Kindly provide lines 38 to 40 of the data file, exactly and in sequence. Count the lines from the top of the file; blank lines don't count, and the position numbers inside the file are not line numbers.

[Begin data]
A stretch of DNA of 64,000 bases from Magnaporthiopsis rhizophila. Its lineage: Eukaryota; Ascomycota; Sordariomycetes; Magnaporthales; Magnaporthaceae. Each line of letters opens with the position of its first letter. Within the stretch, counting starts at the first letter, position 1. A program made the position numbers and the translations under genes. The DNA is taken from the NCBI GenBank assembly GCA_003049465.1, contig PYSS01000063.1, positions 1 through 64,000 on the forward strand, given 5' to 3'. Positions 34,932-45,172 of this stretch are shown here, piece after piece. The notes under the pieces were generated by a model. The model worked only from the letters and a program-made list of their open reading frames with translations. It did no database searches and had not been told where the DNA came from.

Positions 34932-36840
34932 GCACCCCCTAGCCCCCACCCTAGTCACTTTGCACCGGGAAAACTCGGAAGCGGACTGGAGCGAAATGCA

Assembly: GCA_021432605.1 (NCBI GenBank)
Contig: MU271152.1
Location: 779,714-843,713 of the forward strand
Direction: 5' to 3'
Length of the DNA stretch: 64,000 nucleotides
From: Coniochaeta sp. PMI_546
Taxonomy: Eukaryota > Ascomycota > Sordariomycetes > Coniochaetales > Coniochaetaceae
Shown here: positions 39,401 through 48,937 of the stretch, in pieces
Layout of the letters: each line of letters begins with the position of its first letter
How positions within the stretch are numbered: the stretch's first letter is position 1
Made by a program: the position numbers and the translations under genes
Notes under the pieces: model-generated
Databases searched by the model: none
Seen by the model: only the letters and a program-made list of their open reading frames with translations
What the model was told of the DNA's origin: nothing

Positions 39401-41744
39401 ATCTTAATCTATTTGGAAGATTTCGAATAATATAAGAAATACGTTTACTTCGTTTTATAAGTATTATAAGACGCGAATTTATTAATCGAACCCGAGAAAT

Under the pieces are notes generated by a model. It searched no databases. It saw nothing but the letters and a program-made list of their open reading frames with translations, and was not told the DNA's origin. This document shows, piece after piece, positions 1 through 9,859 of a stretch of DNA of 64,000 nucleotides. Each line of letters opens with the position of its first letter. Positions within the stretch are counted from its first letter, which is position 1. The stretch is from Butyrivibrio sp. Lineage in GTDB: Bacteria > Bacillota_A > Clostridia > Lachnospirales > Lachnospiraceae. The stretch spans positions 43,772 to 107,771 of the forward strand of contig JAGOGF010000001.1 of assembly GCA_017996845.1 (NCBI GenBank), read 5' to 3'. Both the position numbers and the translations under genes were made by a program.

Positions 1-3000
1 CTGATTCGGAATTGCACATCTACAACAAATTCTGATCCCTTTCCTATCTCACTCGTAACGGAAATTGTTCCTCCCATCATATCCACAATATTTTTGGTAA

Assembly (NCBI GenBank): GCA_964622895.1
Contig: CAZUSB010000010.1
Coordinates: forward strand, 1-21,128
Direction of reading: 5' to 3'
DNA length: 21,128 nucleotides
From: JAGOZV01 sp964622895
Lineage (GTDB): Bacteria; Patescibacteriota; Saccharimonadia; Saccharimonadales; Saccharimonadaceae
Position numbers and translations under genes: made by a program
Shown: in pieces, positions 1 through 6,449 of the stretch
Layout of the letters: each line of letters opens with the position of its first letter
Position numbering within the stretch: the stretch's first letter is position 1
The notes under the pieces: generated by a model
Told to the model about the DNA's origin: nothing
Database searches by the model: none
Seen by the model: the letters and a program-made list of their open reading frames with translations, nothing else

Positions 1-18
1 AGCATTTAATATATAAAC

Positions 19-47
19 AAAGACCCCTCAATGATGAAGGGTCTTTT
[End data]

Seen by the model: the letters and a program-made list of their open reading frames with translations, nothing else

Positions 1-18
1 AGCATTTAATATATAAAC